Here is another paper where we look at an important process called hydraulic redistribution in saline soils. In a few words, this process moves soil water from wet to dry soil areas though the plant roots (for example from the groundwater up to the dry surface soil). By moving soil water to areas where they would otherwise not be, hydraulic redistribution results in a range of ecological and hydrological consequences and has been found to significantly affect plant survival in many drought affected environments, with clear management implications for agriculture.
One key characteristic of saline soils is that they are highly heterogeneous and patch and the salinity of the soil can vary from close to zero to several times seawater over relatively short distances salinities. So, why are there no reports of hydraulic redistribution in saline soils, moving water from non saline saline areas to saline areas? In this paper we bring forward some hypothesis that could explain why hydraulic redistribution might be very limited or cannot occur plants in saline soils.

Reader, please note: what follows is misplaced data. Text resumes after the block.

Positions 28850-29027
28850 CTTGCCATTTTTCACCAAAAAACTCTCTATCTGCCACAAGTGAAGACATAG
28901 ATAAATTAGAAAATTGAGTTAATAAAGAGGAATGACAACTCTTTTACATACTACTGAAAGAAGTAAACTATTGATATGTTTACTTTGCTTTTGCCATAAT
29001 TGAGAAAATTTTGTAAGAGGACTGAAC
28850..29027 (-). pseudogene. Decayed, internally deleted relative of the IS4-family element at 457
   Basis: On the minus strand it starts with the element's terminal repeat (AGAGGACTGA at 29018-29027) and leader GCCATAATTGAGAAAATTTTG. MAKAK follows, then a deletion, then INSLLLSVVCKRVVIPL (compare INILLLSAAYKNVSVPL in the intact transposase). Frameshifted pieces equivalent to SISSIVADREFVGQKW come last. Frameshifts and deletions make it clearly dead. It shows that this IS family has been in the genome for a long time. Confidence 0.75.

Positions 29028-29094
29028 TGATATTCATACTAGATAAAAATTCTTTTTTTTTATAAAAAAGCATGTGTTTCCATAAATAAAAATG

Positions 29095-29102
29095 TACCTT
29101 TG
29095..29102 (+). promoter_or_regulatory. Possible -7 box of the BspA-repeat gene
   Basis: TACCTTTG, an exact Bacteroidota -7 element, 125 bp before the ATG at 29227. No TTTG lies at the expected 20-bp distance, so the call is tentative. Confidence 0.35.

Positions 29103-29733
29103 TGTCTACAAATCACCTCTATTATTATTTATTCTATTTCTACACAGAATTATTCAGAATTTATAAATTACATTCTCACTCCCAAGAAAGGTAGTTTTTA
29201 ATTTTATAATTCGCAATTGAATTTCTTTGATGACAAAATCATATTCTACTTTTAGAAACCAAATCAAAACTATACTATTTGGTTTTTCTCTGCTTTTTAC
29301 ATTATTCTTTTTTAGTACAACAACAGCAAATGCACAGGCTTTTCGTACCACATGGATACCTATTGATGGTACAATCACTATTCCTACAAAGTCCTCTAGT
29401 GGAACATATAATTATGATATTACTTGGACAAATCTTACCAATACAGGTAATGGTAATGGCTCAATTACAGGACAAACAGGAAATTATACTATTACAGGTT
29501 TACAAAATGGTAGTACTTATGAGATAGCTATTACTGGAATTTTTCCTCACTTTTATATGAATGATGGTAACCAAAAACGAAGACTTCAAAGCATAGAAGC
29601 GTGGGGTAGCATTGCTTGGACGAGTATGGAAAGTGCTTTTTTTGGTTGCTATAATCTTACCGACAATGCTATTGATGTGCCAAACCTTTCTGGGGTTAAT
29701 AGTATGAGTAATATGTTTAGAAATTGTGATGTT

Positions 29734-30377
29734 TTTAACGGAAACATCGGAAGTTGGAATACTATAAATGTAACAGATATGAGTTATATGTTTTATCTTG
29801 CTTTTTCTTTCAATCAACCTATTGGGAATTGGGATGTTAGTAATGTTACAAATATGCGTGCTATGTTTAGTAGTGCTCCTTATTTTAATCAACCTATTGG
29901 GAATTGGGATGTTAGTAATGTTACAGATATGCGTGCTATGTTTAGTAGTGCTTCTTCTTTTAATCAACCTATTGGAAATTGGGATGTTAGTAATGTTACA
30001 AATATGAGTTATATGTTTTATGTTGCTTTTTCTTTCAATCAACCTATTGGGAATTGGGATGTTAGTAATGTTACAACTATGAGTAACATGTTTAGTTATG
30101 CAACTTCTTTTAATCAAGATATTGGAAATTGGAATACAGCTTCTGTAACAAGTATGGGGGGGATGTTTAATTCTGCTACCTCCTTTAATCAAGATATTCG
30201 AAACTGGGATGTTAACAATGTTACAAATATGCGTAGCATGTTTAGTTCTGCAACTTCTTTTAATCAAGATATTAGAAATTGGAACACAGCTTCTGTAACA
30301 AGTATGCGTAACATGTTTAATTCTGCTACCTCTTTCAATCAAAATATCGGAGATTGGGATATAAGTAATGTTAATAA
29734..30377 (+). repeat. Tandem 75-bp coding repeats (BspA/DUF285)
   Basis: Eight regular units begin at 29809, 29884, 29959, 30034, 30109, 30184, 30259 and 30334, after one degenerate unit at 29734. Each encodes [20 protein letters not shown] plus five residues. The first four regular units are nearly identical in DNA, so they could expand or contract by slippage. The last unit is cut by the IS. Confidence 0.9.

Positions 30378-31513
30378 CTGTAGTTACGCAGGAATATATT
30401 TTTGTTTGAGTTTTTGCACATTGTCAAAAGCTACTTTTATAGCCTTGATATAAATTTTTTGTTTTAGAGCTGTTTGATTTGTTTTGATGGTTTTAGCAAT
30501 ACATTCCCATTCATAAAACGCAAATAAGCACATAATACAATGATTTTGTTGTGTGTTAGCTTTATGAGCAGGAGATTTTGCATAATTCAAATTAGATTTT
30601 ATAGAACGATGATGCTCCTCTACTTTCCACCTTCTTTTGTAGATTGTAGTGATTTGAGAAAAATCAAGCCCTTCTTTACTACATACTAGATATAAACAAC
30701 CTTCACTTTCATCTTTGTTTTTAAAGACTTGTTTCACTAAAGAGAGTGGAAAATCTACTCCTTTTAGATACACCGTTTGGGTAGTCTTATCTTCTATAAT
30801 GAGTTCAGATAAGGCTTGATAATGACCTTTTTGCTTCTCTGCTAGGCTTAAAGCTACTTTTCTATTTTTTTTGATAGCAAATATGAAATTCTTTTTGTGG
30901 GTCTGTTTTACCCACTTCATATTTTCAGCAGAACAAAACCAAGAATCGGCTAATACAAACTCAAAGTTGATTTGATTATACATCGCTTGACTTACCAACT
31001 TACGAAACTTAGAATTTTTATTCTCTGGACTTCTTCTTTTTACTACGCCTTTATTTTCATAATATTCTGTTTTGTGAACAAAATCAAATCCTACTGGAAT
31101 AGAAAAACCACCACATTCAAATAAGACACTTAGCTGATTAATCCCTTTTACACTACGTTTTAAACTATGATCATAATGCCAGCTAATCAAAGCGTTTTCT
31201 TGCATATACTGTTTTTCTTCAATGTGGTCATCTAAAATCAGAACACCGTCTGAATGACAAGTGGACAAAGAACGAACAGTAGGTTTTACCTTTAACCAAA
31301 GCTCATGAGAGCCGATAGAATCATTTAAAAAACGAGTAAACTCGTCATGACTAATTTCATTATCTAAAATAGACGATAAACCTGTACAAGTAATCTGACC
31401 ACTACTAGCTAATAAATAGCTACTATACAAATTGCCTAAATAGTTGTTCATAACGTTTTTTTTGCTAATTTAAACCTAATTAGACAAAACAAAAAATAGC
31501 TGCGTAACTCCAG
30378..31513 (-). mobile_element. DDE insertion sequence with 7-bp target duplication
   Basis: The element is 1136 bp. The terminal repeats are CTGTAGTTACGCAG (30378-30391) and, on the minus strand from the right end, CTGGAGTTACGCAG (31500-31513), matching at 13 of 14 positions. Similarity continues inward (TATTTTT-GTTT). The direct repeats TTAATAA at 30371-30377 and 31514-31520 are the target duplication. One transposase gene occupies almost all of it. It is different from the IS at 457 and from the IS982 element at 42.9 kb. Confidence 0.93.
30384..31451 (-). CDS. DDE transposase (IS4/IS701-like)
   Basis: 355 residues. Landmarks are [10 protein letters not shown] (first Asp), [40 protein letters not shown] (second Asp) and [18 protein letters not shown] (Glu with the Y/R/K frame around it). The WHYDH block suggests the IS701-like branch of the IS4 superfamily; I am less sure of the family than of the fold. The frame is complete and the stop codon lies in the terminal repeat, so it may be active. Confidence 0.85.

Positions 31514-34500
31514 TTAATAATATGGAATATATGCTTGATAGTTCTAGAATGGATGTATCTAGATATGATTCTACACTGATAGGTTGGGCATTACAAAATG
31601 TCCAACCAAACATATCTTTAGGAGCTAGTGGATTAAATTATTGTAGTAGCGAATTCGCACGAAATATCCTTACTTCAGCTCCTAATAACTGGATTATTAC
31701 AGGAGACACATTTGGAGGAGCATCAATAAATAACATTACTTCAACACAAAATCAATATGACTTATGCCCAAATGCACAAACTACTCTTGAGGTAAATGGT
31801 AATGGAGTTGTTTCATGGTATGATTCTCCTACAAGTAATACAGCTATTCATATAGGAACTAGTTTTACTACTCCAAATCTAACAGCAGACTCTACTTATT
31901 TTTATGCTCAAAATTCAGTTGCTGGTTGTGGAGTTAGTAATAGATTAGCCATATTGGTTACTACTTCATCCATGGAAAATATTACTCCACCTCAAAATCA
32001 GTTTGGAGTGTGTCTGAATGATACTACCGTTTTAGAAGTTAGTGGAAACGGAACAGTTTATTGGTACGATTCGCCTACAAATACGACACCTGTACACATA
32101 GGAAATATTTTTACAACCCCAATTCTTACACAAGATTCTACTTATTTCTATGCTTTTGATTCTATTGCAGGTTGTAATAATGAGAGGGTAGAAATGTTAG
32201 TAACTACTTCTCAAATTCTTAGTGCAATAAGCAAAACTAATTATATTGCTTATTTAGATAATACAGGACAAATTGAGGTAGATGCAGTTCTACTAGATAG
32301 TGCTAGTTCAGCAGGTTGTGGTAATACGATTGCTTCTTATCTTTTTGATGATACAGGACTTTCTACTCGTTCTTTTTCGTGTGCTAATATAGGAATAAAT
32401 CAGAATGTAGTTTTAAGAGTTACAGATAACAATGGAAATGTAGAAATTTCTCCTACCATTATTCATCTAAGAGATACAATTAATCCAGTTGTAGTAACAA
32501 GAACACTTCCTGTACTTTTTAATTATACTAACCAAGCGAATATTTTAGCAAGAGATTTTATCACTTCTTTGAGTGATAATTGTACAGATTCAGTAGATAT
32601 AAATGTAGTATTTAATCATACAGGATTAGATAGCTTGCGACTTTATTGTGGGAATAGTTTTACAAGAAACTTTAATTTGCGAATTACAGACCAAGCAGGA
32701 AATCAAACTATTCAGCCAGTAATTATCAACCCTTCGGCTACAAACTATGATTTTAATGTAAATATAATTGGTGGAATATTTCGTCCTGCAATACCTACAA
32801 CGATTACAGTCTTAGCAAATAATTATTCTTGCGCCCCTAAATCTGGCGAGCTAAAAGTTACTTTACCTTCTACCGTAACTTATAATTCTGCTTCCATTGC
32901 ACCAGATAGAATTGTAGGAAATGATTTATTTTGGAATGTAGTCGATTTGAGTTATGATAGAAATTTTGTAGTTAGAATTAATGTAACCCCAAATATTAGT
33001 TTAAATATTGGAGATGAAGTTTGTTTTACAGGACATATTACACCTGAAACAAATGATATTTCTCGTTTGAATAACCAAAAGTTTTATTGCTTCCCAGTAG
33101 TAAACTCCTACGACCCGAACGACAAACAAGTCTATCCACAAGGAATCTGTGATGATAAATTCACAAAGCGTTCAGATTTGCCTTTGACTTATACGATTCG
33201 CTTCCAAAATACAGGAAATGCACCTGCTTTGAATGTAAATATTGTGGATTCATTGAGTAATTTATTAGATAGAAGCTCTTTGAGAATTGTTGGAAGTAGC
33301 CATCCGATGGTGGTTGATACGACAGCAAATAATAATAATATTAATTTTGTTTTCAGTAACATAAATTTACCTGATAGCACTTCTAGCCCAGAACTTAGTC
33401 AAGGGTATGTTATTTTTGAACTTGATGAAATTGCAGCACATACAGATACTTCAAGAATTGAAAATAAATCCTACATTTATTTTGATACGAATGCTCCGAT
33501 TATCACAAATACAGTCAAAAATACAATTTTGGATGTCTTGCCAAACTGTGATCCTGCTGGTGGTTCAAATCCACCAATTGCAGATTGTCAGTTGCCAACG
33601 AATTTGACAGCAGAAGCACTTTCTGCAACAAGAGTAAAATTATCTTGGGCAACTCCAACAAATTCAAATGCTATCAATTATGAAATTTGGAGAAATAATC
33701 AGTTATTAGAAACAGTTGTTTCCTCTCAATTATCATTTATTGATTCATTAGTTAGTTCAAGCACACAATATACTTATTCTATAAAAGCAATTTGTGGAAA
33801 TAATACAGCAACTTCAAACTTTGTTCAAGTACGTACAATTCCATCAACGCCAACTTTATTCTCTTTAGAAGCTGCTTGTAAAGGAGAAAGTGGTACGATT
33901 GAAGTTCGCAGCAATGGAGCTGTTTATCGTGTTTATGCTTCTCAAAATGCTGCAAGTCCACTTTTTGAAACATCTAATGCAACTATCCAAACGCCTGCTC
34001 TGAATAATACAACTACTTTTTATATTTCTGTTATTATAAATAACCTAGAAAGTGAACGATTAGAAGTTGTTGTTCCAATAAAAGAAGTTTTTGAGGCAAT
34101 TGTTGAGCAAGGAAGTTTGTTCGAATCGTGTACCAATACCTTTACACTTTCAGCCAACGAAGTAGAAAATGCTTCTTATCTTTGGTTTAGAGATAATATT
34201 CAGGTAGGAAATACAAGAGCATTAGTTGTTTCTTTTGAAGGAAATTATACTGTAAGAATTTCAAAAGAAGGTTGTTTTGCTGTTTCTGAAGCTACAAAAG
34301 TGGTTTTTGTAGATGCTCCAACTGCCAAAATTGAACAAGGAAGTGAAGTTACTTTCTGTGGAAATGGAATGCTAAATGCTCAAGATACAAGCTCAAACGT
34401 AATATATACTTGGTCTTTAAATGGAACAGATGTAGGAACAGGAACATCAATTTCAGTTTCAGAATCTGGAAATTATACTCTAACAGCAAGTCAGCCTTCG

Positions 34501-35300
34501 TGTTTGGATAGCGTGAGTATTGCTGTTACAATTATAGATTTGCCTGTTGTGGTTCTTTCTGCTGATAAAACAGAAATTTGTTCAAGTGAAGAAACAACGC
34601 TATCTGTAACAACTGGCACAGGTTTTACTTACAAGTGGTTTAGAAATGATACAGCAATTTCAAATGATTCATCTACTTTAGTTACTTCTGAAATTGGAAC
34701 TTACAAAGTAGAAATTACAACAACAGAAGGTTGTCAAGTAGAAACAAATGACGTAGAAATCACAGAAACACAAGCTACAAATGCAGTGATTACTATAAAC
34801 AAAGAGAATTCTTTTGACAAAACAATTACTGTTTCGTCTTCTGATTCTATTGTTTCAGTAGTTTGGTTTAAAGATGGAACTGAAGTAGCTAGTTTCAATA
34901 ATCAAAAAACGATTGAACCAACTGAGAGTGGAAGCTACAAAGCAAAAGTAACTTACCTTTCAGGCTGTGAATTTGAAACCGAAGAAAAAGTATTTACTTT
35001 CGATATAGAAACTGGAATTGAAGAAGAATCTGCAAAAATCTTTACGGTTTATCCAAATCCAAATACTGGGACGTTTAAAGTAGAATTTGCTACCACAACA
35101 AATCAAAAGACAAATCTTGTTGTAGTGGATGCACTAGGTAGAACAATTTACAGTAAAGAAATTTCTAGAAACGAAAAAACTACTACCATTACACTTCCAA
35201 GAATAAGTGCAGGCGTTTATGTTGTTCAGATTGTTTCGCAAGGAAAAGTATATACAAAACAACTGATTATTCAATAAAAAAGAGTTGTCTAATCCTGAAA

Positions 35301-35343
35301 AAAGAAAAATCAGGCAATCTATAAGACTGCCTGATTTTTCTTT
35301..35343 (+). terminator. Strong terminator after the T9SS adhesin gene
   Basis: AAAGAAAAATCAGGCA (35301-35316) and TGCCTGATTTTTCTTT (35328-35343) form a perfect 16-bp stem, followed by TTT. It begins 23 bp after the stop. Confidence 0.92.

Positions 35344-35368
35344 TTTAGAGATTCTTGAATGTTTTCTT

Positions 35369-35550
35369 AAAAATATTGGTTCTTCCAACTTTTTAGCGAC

Going back to my first post, increased food production for a rising world population is forcing agriculture into marginal, salt affected lands. In this context, it is important to understand plant responses in saline soils (from ion accumulation in the roots/leaves to understanding whether water can be transferred from the less saline areas of the soil to the more saline ones) as these could potentially have important management implications (such as crop selection and irrigation management) in saline landscapes.